One way to restyle a family room.
A. rolltop desk
B. leather wing chairs
C. skirted circular table
E. coffee table
F. traditional wing chairs
G. child's rocking chair (removed)
H. club chair
I. matching ottoman
J. reading table
K. rug (re-centered in room)
L. big-screen TV
If you're like most homeowners, accumulating more stuff isn't hard to do. But arranging and displaying furniture and knickknacks can be a challenge. Well, guess what? Someone understands your plight. Meet Frances Short and Joni Tyler, two professional organizers who are willing to share their know-how on breathing new life into tired spaces.
Putting Things in Place
Based in Cleveland, Mississippi, Frances and Joni's business, It's All Arranged, helps homeowners organize hodgepodge rooms. "We felt that people needed a way to achieve warm, inviting interiors by relying on what they already own," Joni says. "The main request we receive involves giving a home an updated look that doesn't cost a fortune."
Such was Bill and Emily Morris's dilemma. They needed more focus in their family room's decor. So, Joni and Frances set out to give it a well-deserved update. Here is their step-by-step guide to restyling a space while tackling common mistakes.
Avoid the Wallflower Syndrome
Bill and Emily's family room, which contained attractive furniture and artwork, was a tad disorganized. On their own, the individual pieces of furniture and accessories were fine; together they seemed cluttered. When the organizing team first surveyed this spot, they noticed that all the furniture lined the walls, leaving a blank center. This common wall-clinging approach does little to add interest to a room.
So what's the solution? Not all furniture has to sit against a wall. Sofas, chairs, and tables can be placed more in a room, rather than around the perimeter, to fill space and add depth.
Determine Focal Points
Zero in on the attention getters. "In this family room," says Joni, "the fireplace and hearth were on one wall, a TV sat in an alcove on an adjoining wall, and all the furniture faced nothing in particular."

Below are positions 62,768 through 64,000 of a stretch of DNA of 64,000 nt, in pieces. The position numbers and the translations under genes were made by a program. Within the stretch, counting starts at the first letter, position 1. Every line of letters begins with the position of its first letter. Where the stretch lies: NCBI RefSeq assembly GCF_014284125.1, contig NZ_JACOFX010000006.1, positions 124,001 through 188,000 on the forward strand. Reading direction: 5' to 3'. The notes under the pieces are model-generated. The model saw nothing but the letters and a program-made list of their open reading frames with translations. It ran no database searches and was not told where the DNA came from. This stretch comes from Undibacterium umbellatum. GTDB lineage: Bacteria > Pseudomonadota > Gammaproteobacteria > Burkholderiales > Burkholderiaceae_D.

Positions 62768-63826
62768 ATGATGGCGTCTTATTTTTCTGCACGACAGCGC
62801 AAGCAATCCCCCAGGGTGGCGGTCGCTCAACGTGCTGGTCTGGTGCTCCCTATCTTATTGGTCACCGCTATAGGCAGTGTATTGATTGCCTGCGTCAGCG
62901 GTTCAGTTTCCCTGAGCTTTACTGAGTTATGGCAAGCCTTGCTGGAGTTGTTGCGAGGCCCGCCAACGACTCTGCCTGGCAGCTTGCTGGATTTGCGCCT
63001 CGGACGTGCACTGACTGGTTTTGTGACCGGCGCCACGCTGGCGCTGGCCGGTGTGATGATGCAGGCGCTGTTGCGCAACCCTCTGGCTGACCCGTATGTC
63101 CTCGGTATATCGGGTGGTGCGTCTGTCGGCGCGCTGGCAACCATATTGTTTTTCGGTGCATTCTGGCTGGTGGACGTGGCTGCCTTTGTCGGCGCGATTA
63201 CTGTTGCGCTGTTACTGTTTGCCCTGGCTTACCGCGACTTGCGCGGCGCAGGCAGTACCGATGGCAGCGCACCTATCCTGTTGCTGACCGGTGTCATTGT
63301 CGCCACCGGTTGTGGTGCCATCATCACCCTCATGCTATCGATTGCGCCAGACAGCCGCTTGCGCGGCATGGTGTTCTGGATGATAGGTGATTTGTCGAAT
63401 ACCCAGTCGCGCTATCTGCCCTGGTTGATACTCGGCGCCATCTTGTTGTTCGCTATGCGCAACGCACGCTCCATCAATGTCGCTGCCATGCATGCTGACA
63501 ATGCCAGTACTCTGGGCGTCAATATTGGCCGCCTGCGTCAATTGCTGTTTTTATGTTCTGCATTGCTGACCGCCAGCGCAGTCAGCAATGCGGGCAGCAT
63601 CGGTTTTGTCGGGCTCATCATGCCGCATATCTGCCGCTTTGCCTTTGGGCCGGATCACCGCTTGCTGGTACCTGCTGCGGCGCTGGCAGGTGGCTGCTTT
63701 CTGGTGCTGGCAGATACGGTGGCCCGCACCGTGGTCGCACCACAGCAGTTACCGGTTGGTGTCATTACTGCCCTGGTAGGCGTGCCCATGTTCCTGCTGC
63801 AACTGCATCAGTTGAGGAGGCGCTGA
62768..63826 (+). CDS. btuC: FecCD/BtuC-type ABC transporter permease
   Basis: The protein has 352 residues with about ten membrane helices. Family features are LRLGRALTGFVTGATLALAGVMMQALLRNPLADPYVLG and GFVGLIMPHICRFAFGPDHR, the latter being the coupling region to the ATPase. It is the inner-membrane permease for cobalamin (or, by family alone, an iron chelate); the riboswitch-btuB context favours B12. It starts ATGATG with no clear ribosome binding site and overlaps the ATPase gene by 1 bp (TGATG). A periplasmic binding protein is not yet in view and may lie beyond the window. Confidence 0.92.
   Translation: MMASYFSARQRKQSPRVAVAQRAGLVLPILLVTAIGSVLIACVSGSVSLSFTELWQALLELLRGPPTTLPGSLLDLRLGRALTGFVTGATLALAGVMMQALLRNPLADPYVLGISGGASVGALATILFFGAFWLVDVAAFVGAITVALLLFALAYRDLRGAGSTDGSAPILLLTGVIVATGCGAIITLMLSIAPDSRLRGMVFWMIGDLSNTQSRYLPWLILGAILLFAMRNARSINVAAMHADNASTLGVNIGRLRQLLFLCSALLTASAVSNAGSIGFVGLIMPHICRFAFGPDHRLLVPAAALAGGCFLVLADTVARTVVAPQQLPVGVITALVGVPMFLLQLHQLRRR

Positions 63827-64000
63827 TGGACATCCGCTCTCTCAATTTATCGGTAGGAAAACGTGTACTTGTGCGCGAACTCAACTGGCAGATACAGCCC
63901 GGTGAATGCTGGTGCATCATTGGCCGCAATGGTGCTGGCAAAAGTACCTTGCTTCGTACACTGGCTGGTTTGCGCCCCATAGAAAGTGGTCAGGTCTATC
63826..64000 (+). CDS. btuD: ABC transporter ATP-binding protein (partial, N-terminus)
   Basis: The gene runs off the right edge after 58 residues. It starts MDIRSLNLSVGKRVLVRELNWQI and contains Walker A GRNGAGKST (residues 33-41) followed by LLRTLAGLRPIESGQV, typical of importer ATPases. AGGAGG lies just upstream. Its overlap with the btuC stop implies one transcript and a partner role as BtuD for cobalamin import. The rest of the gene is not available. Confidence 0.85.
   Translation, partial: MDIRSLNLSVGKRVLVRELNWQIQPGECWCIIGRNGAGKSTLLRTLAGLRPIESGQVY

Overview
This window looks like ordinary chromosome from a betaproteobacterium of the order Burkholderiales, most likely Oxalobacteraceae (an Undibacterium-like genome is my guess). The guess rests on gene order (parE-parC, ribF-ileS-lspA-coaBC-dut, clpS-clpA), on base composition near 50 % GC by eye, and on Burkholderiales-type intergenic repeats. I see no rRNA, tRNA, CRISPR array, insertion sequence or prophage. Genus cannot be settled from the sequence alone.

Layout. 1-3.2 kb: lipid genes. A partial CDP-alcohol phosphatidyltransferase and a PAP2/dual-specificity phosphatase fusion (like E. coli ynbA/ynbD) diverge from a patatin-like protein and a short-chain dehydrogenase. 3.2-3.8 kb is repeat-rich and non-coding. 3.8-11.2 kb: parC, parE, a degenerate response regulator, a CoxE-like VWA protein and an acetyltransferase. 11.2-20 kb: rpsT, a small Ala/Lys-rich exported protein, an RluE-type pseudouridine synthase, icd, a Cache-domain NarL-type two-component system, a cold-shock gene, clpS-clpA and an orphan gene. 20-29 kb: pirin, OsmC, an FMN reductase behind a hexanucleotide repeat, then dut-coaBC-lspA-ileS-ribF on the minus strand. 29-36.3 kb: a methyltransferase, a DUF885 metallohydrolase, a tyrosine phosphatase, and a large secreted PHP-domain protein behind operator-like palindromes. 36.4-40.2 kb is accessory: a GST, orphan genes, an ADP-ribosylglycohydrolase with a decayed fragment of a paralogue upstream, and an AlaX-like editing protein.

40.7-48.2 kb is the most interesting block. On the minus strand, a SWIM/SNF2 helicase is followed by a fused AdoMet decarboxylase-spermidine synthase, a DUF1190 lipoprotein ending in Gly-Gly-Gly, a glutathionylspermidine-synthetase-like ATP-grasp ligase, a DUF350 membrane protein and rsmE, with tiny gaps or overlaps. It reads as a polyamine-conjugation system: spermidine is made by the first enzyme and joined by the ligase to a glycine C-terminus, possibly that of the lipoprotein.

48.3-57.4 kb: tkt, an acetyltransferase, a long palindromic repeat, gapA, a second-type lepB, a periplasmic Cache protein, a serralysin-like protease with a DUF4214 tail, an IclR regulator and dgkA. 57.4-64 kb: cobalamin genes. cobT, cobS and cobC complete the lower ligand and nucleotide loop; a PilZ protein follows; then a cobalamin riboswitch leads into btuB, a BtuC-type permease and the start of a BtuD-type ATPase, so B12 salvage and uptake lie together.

Using the fireplace and TV alcove as the must-see elements, Joni and Frances repositioned the furniture around them. First, they moved the sofa away from the wall and centered it along one edge of the existing rug. Next, the leather chairs and a skirted table were placed along the wall opposite the fireplace. Frances then moved the club chair and matching ottoman closer to the sofa, which would enable the Morrises to congregate near the fireplace. (Compare before and after plans below.)
Set Up Multiple Seating Areas
Joni and Frances created smaller, more intimate furniture groupings. The large rolltop desk stayed put, and two traditional wing chairs were placed on either side of it, behind the sofa. Now the room offers three distinct seating areas; before, the options were less defined.
Highlight the Strong Points
Grouping similar items and colors together creates a cohesive look, but too many knickknacks clutter the effect. You can help matters by deciding what's most important for you to display. "It was crucial for us to keep the Southwestern look of horses, saddles, and art," says Frances. Joni advises homeowners to carefully consider any furniture they're eager to throw out. "Don't get rid of something until you're sure it will never work," she suggests. "We're able to revive many items by painting, stenciling, or faux finishing them."
Remember, just because something's been in the same space for years doesn't mean it's stuck there forever. "Bill owned a wonderful painting by his maternal grandmother of three horses, which we moved to hang over the fireplace," Frances says.
Above all, the duo stresses that you should trust your own tastes. "We encourage homeowners to reuse their things," Frances continues, "because if an object or piece of furniture already exists in your home, then you must have liked it in the first place."
How to rearrange Your Stuff